Why I Love Doing Midpoint Tenure Review

The time of reckoning has come for me, people. I have been on my tenure-track for 2,5 years, which means that the moment has arrived when I have to fill this humongous binder with papers documenting my every teaching, research and service-related sneeze.

Of course, I whine, complain, and tell everybody how stressed out I am by this process and how the need to write statements in the language that bureaucrats will be able to process annoys me. To be completely honest, though, I really dig the midpoint tenure review.

For one, just the mere chance of getting tenure is something very precious and extremely rare nowadays. Some of the schools that accept people into tenure-track positions don’t really do it in good faith. Their goal is not to ensure that new Assistant Professors get tenure and promotion at the end of the 6-year-long track but, rather, to find reasons to deny tenure to people who busted their asses in hopes of tenure.

My university is not like this at all. Everybody is extremely supportive of my tenure goals at every level of administration. As I’m gathering my documents and writing my narratives, I have many chances to be reminded of how great, helpful and encouraging my colleagues are. Everybody seems to be passionately invested into seeing me succeed, for some reason. And that makes me feel important, respected, and appreciated.

The midpoint review is also a great self-esteem booster. Academics often suffer from lack of feedback on their efforts. You work extremely hard to create an article but then rarely hear anything about it after it gets published. Student evaluations only happen once every semester. The same goes for peer evaluations. As a result, academics often feel lonely and disconnected. They begin to doubt whether what they do has any value.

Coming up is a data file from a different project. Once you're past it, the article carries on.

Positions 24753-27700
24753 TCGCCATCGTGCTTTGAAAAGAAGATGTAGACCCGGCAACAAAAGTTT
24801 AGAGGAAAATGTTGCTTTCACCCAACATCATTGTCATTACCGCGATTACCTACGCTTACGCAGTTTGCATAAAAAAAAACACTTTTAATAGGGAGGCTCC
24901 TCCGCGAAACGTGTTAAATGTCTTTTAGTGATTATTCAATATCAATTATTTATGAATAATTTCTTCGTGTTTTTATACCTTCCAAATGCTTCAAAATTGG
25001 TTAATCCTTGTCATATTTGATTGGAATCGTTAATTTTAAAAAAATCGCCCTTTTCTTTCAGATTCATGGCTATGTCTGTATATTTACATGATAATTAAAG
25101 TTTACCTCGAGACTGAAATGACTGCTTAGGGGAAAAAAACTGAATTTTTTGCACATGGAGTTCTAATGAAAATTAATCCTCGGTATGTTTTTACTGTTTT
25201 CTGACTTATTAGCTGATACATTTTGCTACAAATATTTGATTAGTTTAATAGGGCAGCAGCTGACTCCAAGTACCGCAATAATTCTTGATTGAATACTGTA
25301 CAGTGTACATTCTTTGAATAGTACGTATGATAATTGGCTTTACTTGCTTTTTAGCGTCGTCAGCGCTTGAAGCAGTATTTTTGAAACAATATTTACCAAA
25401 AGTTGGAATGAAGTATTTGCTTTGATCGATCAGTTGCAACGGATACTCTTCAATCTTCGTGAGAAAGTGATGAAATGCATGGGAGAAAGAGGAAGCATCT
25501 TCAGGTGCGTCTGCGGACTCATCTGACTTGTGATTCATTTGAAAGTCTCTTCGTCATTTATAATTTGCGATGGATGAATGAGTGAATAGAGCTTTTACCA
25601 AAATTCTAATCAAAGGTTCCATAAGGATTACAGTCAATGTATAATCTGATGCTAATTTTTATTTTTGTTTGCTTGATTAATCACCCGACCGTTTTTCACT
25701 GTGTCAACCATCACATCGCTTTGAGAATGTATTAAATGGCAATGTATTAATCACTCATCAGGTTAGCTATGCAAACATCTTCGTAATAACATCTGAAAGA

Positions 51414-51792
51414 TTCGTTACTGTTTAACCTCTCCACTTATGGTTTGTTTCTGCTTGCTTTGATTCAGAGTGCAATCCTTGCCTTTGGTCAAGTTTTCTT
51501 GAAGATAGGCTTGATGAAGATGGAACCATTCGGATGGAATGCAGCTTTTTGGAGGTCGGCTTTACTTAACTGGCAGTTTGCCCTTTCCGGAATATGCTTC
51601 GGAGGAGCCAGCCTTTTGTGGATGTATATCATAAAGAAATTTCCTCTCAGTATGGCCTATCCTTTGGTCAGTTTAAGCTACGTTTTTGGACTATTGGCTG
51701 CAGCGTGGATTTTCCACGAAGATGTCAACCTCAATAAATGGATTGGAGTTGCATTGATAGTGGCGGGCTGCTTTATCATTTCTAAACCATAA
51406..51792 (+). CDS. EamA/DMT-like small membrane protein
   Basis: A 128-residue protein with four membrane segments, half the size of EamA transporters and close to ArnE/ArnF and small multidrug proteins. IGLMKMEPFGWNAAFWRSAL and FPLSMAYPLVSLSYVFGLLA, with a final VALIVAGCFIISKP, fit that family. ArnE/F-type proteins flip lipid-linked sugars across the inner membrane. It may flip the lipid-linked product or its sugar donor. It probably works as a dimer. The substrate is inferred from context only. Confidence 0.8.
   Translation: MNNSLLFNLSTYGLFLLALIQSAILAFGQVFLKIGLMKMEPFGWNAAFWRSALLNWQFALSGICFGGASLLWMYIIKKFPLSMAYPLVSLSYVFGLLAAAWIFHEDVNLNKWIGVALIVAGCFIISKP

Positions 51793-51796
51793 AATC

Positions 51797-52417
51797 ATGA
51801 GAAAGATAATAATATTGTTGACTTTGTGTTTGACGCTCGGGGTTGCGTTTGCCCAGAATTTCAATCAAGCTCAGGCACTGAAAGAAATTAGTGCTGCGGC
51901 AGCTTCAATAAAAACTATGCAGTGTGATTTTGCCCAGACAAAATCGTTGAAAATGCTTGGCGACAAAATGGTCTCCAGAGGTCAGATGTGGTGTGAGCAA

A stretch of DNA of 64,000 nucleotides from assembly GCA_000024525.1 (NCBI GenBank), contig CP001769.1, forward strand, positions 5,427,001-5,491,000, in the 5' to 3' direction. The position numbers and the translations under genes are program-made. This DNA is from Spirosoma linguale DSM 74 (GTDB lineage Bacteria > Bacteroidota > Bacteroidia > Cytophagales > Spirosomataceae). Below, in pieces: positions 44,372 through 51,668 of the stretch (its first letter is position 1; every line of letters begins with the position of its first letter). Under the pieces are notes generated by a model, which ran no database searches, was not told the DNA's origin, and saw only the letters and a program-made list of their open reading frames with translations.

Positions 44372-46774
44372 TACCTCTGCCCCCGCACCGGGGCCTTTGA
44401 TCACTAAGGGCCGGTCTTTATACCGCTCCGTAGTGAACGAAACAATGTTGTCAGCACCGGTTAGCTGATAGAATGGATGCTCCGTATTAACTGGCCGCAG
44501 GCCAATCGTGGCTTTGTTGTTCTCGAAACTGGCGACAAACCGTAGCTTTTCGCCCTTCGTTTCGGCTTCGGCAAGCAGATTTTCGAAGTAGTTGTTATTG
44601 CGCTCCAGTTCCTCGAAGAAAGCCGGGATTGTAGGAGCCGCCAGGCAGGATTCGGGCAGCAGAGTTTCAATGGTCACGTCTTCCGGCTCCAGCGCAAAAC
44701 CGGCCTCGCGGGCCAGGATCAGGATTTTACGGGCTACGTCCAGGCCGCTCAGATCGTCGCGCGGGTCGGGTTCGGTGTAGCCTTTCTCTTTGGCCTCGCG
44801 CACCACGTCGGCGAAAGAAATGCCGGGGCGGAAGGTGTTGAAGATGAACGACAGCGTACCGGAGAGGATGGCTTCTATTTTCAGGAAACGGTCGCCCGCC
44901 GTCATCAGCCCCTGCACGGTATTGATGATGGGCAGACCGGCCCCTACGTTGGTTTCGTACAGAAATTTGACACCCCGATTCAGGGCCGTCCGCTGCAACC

As one is gathering the mountain of documents needed for the midpoint review, however, one gets a chance to look at all of the publications, conference talks, accolades, grants, letters of support, evaluations, reviews, compliments, etc. that one has accumulated.

“Wow, all of this in just 2,5 years?” one thinks. “I kind of totally rule.”

And that’s a very good feeling.

6 thoughts on “Why I Love Doing Midpoint Tenure Review”

  1. 🙂 I am with you on this one completely. I enjoyed assembling the materials for my tenure and I love doing my annual performance reviews for the same reason — it lets you look back at past accomplishments and revel in your own awesomeness.

    It cannot be stressed enough how important it is to keep a tenure binder and, ideally, meticulously update your CV. If you do that all along (as Clarissa does), then doing any sort of review is not a big deal.

    I was quite anal about keeping records while on the tenure track. Now that I am past tenure, I eased up and unfortunately I now seem to routinely let conference papers slip — there are so many, easily 20 in a year, presented by my students — so I find that I constantly have to ask students to send me a list of where they went and what talks they gave. Also, I wish I kept a closer count of how much I review — I think I review papers and proposals a lot, way too much I think, and I seem not to even get a solid bullet on CV from that. I need to correct it.

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  2. Oh oops! I should have read this first. I admire your positive attitude. Mine was a very negative and anxious attitude… and you know what? All for nothing. I got some constructive criticism, sure, and some unhelpful criticism. But MOST of what I got was tremendous support and encouragement from other colleagues and a sort of good feeling when they said “wow! I didn’t know you did all that work!” and so that’s nice and I’m sure you’ll find that too! Also yes I understand. Now after that you sort of want to have these huge binders for every aspect of your life! Organize everything! Its really a writer’s desire to chronicle, isn’t it?

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  3. There’s no tenure in Europe, but I recently had to pull together a similar amount of material for my search for a new position – and to be honest, I was impressed with how much I managed to do in my 3 years of lectureship (so this was probably similar to your report). It was a great feeling. 🙂

    I agree with GMP that it is important to update your CV promptly and meticulously as things happen and not only now and then – that makes it much easier to do this kind of thing.

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